Finding a flight

Bill joined a couple of messageboards dedicated to military space a travel. The one he checked most often was, by far, Dirk Pepperd’s board (www.pepperd.com). Every day, he would watch the trends in flights going into or out of the air bases closest to us. The flight schedules are typically released 72 hours beforehand. We were looking for a flight going out May 19th, so we started watching the messageboards for the air bases closest to us.

For about a week prior to our trip, we thought we’d end up leaving out of Charleston Air Force Base because it was closest to us and seemed to have the most seats available for flights to Europe, especially to Rota, Spain. I was researching things to do in Spain and thinking we’d finally get to see Seville together. But on May 16th, it was clear that Charleston wasn’t going to have any flights going anywhere we wanted to go. After checking all the other bases closeby, we turned our attention to BWI. On May 19th, it was offering 195 seats to Ramstein Air Force Base in Germany. We surmised that was our best bet to get a flight and decided to drive all day to get there.

We had to be in Baltimore by 8:00 that evening… that was when “show time” would be. In reality, people were showing up much earlier than that. We arrived in Baltimore at about 6:00pm, signed up for a flight, and were immediately approved. We then got in line behind what seemed like hundreds of servicepeople in uniform, most of them with weapons locked in cases. They were headed to Afghanistan. We also saw lots of families with pets. They were moving to Germany for an assignment. There were also plenty of retirees. It looked like most of them were successful in getting on the flight.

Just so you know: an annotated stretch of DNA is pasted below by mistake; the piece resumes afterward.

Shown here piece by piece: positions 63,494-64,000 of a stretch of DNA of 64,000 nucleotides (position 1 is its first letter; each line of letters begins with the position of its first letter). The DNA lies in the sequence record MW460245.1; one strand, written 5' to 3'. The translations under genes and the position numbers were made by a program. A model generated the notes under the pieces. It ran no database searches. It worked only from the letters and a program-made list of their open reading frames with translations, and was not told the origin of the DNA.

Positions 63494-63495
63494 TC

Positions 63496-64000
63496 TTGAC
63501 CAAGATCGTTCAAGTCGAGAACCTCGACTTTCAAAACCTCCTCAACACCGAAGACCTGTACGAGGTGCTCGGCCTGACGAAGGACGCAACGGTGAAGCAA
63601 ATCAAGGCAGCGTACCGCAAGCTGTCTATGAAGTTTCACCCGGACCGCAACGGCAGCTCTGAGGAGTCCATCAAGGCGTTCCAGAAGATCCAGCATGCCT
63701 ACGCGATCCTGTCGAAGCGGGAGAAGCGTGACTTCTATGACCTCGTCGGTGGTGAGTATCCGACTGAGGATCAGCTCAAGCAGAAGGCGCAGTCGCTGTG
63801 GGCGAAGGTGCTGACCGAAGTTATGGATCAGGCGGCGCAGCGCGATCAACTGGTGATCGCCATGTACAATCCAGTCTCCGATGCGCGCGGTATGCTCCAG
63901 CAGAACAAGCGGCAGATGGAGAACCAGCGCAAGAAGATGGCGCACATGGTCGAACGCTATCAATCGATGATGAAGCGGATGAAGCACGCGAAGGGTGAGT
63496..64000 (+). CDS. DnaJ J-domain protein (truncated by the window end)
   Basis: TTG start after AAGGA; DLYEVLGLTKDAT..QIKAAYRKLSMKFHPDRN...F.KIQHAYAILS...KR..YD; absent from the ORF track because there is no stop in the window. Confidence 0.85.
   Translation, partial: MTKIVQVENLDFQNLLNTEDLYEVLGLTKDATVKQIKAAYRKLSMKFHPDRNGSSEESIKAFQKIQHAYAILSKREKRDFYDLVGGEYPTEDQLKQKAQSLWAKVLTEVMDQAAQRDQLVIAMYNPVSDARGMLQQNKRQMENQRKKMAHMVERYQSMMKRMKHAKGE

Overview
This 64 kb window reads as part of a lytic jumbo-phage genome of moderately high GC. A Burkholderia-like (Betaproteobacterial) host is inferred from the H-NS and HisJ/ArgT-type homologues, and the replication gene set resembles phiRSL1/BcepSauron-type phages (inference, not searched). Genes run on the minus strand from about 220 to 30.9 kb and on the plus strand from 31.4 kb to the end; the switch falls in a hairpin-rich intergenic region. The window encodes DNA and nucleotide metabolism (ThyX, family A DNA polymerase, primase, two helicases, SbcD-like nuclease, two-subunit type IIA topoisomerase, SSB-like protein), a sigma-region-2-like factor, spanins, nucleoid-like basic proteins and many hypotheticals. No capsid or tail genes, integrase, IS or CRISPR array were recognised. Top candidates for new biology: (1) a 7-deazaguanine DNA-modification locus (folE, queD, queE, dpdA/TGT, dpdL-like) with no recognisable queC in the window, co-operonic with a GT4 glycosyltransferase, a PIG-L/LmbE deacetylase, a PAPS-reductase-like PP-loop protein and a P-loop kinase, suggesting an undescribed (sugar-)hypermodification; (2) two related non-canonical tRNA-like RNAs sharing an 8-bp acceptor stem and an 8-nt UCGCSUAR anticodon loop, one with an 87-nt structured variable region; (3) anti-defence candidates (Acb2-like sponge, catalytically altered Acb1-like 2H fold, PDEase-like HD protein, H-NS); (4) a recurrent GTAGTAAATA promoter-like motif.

We stood in line for about an hour to drop off our luggage. The USO was there to give us care packages… yes, even the civilians! A man asked me how much I weigh and I lied, of course. Then we were at the ticket counter, where we dropped off our bags and paid the $16 per person head fee. Yes, Bill and I paid just $32 to fly to Germany!

Flight to Germany

The flight was conducted by Atlas Air, an airline contracted by the government. It was like just about any other flight, except many of the people onboard were on their way to war. The guy sitting next to Bill and me was in uniform and looked pretty petrified. It was his first deployment. He didn’t move the whole flight and didn’t speak until toward the end, when he confessed that it was his first time.

The aircraft looked like it had once been operated by a Japanese airline. The signage was all in Japanese and the seatbacks all had video monitors on them with poorly translated English instructions. The programming was all in English, but some of it had Japanese subtitles. I watched the Christmas episode of Glee, then switched to the channel that showed our progress toward Europe.

Back in Germany!